Award ceremony

The first Excellent Paper in Neuroscience Award

ERA-Net Neuron announced the winners of the Excellent Paper in Neuroscience award for young scientists for the year 2009. The award ceremony took place during the 7th Forum of European Neuroscience Societies (FENS) in Amsterdam (July 3-5).

Picture 1.
Professor Denise Manahan-Vaughan (Second from left), the Chair of the Network of European Neuroscience Schools (NENS) chaired the award ceremony. Dr. Rainer Girgenrath (right) handed the award to Heidi Nousiainen (left). Dr. Erkki Raulo (second from right) was responsible for the management of the award in ERA-NET NEURON.

The two winners, awarded each a prize of 3,000 Euro, were Dr. Heidi O. Nousiainen from the National Institute for Health and Welfare, Finland, and Dr. Asya Rolls from the Weizmann Institute of Science, Israel. "The first Excellent Paper in Neuroscience Award is awarded to outstanding scientific publications by young researchers in the field of disease related neurosciences," says Dr. Marlies Dorlöchter, coordinator of ERA-Net Neuron. "The two winners have made significant contributions towards our understanding of disease and injury of the nervous system as well as the development of novel therapies. Their achievements emphasize the high quality neuroscience research undertaken in Europe."

The awardees

Picture 2.
Dr. Heidi Nousiainen, National Institute for Health and Welfare, Finland, Nousiainen et al. (2008), Mutations in mRNA export mediator GLE1 result in a fetal motoneuron disease. Nature Genetics 2, 155-7

Dr. Heidi O. Nousiainen received the award on her publication in Nature Genetics (2008) describing the identification of the gene underlying two fatal nervous system diseases (LCCS1 and LAAHD) that are characterized by marked atrophy of spinal cord motoneurons and fetal immobility, and who are lethal already during fetal development or shortly after birth. Dr. Nousiainen discovered that the disease causing gene is GLE1 which encodes for a protein that has been shown to participate in mRNA export from the nucleus as well translation of mRNA into protein. This discovery adds a new and important member to the increasing number of RNA processing molecules linked to neurodegenerative diseases. This study provides significant new information about the molecular background of fetal motoneuron disease, but at the same time also gives insight into the mechanisms that are essential for the normal development as well as maturation and functioning of motoneurons.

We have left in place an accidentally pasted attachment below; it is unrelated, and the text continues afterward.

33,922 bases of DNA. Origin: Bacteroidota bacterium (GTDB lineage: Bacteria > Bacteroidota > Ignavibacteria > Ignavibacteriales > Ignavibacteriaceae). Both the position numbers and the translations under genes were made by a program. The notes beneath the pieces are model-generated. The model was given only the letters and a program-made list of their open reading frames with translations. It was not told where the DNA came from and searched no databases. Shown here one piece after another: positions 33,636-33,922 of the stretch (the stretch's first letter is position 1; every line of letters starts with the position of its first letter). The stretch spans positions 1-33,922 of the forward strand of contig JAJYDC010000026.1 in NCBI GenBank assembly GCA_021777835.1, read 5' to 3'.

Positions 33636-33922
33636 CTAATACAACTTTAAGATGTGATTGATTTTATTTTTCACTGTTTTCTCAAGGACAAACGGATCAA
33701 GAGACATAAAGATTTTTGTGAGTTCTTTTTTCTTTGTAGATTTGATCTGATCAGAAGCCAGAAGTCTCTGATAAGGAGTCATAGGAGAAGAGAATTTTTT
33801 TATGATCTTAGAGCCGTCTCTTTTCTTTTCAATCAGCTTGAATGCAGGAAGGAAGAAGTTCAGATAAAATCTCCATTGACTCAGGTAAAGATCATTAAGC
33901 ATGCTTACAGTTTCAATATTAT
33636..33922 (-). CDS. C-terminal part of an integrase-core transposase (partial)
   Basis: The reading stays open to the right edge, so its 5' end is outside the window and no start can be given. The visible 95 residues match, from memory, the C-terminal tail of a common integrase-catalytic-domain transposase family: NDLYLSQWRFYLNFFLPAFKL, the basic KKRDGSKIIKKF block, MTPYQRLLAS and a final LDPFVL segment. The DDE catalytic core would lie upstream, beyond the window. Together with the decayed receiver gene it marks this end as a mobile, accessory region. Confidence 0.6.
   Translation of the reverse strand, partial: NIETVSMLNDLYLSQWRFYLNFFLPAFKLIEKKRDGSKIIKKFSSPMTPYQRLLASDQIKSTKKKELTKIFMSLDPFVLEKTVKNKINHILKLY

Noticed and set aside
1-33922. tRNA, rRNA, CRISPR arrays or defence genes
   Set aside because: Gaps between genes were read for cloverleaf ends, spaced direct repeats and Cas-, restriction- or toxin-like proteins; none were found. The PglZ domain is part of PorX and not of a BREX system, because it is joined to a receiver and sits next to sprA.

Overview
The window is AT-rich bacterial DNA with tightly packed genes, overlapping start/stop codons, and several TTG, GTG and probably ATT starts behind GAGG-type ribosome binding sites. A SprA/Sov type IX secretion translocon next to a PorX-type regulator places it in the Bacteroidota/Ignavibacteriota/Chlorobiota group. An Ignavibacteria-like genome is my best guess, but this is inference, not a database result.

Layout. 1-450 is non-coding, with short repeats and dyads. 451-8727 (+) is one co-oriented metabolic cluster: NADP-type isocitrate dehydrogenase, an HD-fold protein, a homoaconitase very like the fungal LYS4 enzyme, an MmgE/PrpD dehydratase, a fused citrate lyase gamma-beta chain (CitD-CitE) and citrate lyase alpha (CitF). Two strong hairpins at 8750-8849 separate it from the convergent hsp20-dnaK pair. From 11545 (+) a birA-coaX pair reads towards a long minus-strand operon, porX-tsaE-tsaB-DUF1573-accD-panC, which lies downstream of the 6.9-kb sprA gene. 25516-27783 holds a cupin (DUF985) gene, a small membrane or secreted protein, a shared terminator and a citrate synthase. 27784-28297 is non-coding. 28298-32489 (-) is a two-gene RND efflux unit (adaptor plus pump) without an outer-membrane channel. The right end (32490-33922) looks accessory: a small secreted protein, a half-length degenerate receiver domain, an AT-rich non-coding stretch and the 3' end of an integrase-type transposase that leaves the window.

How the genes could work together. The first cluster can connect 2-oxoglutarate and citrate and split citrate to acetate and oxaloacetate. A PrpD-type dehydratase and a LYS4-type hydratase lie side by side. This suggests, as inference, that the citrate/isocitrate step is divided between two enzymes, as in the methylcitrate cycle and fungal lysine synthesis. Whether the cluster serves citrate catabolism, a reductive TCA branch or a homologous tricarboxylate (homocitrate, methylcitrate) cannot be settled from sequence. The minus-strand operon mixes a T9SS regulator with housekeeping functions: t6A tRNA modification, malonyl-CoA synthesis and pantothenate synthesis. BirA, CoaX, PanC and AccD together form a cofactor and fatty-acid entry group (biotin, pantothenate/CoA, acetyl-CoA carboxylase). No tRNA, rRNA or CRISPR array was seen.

Picture 3.
Dr. Asya Rolls, Weizmann Institute of Science, Israel, Rolls A. et al. (2008), Two Faces of Chondroitin Sulfate Proteoglycan in Spinal Cord Repair: A Role in Microglia/Macrophage Activation. PLoS Medicine, 5:1262-1277


Dr. Asya Rolls received the award on her publication in PLoS Medicine (2008) for elucidating the role of scar tissue formation in spinal cord repair after injury. It has been accepted for quite some time that lack of nerve regeneration in the central nervous system is due to formation of a deleterious scar tissue. Dr. Rolls addressed the question of why should the body invest so much energy in scar formation after traumatic spinal cord injury (SCI) only to inhibit spinal cord repair. She showed that initial formation of the scar, and in particular a protein called CSPG, is part of an "SOS" response crucial for recovery. In fact, inhibiting the formation of CSPG at the early stages of spinal cord injury actually harms the recovery process. On the other hand, CSPG inhibition during the later subacute phase, improves functional recovery and can benefit regeneration. This study thus identified an endogenous repair mechanism of the body and may have considerable implications for the treatment of SCI.

Picture 4
Dr. Heidi Nousiainen was invited to the Conference as the special ERA-NET NEURON Young Investigator lecturer.


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